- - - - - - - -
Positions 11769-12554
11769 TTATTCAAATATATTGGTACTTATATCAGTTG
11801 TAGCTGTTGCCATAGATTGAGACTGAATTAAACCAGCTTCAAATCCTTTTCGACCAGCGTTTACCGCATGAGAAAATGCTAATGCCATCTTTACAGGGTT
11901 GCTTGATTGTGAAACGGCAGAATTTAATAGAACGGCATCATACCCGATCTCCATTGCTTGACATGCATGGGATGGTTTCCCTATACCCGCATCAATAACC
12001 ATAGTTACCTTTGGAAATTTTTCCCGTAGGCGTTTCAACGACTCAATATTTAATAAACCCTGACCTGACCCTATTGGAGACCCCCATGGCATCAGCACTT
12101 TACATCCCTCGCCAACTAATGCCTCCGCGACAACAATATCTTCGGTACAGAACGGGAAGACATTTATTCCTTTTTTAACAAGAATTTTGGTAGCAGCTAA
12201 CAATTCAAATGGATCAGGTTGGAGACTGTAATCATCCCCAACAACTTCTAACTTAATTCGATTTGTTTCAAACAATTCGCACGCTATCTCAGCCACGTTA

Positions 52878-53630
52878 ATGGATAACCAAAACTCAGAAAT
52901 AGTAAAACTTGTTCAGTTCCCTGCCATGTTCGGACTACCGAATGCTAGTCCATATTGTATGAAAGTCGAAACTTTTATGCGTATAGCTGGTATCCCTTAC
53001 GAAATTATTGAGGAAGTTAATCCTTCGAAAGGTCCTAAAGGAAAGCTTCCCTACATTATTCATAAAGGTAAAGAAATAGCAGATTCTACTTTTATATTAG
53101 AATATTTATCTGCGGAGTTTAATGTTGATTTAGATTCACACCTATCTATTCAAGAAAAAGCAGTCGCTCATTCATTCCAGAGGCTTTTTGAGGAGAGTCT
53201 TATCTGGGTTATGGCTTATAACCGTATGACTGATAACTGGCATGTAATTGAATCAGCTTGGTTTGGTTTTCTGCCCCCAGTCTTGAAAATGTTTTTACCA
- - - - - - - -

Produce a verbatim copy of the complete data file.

Positions 11769-12554
11769 TTATTCAAATATATTGGTACTTATATCAGTTG
11801 TAGCTGTTGCCATAGATTGAGACTGAATTAAACCAGCTTCAAATCCTTTTCGACCAGCGTTTACCGCATGAGAAAATGCTAATGCCATCTTTACAGGGTT
11901 GCTTGATTGTGAAACGGCAGAATTTAATAGAACGGCATCATACCCGATCTCCATTGCTTGACATGCATGGGATGGTTTCCCTATACCCGCATCAATAACC
12001 ATAGTTACCTTTGGAAATTTTTCCCGTAGGCGTTTCAACGACTCAATATTTAATAAACCCTGACCTGACCCTATTGGAGACCCCCATGGCATCAGCACTT
12101 TACATCCCTCGCCAACTAATGCCTCCGCGACAACAATATCTTCGGTACAGAACGGGAAGACATTTATTCCTTTTTTAACAAGAATTTTGGTAGCAGCTAA
12201 CAATTCAAATGGATCAGGTTGGAGACTGTAATCATCCCCAACAACTTCTAACTTAATTCGATTTGTTTCAAACAATTCGCACGCTATCTCAGCCACGTTA

Positions 52878-53630
52878 ATGGATAACCAAAACTCAGAAAT
52901 AGTAAAACTTGTTCAGTTCCCTGCCATGTTCGGACTACCGAATGCTAGTCCATATTGTATGAAAGTCGAAACTTTTATGCGTATAGCTGGTATCCCTTAC
53001 GAAATTATTGAGGAAGTTAATCCTTCGAAAGGTCCTAAAGGAAAGCTTCCCTACATTATTCATAAAGGTAAAGAAATAGCAGATTCTACTTTTATATTAG
53101 AATATTTATCTGCGGAGTTTAATGTTGATTTAGATTCACACCTATCTATTCAAGAAAAAGCAGTCGCTCATTCATTCCAGAGGCTTTTTGAGGAGAGTCT
53201 TATCTGGGTTATGGCTTATAACCGTATGACTGATAACTGGCATGTAATTGAATCAGCTTGGTTTGGTTTTCTGCCCCCAGTCTTGAAAATGTTTTTACCA